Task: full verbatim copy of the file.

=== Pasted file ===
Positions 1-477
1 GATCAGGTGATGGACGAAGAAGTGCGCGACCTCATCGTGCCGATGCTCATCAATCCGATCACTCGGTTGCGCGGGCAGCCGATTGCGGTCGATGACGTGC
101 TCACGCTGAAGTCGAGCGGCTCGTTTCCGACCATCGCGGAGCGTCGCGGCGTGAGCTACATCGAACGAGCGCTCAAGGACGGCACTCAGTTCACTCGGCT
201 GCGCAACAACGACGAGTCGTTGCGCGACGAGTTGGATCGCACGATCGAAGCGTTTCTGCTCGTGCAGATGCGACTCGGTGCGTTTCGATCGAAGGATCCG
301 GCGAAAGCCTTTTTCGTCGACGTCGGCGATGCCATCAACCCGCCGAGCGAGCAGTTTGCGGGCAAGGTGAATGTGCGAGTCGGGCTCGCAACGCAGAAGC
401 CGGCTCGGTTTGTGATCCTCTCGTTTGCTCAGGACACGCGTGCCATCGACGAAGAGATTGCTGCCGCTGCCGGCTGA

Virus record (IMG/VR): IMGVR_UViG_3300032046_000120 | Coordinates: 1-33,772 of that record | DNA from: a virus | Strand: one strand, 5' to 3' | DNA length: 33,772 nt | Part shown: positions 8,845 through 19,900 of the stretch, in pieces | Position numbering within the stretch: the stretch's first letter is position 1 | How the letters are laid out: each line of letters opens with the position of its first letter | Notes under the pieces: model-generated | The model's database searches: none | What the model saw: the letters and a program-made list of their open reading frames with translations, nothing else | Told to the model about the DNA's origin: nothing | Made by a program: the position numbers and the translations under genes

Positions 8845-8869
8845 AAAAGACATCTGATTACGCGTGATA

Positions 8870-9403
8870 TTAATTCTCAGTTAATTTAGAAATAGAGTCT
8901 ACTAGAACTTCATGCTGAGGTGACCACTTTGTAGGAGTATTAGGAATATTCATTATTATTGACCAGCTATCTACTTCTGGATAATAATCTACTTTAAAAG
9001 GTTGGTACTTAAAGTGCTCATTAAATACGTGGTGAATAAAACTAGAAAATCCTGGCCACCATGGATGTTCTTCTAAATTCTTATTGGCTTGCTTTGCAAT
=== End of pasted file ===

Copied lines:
Positions 1-477
1 GATCAGGTGATGGACGAAGAAGTGCGCGACCTCATCGTGCCGATGCTCATCAATCCGATCACTCGGTTGCGCGGGCAGCCGATTGCGGTCGATGACGTGC
101 TCACGCTGAAGTCGAGCGGCTCGTTTCCGACCATCGCGGAGCGTCGCGGCGTGAGCTACATCGAACGAGCGCTCAAGGACGGCACTCAGTTCACTCGGCT
201 GCGCAACAACGACGAGTCGTTGCGCGACGAGTTGGATCGCACGATCGAAGCGTTTCTGCTCGTGCAGATGCGACTCGGTGCGTTTCGATCGAAGGATCCG
301 GCGAAAGCCTTTTTCGTCGACGTCGGCGATGCCATCAACCCGCCGAGCGAGCAGTTTGCGGGCAAGGTGAATGTGCGAGTCGGGCTCGCAACGCAGAAGC
401 CGGCTCGGTTTGTGATCCTCTCGTTTGCTCAGGACACGCGTGCCATCGACGAAGAGATTGCTGCCGCTGCCGGCTGA

Virus record (IMG/VR): IMGVR_UViG_3300032046_000120 | Coordinates: 1-33,772 of that record | DNA from: a virus | Strand: one strand, 5' to 3' | DNA length: 33,772 nt | Part shown: positions 8,845 through 19,900 of the stretch, in pieces | Position numbering within the stretch: the stretch's first letter is position 1 | How the letters are laid out: each line of letters opens with the position of its first letter | Notes under the pieces: model-generated | The model's database searches: none | What the model saw: the letters and a program-made list of their open reading frames with translations, nothing else | Told to the model about the DNA's origin: nothing | Made by a program: the position numbers and the translations under genes

Positions 8845-8869
8845 AAAAGACATCTGATTACGCGTGATA

Positions 8870-9403
8870 TTAATTCTCAGTTAATTTAGAAATAGAGTCT
8901 ACTAGAACTTCATGCTGAGGTGACCACTTTGTAGGAGTATTAGGAATATTCATTATTATTGACCAGCTATCTACTTCTGGATAATAATCTACTTTAAAAG
9001 GTTGGTACTTAAAGTGCTCATTAAATACGTGGTGAATAAAACTAGAAAATCCTGGCCACCATGGATGTTCTTCTAAATTCTTATTGGCTTGCTTTGCAAT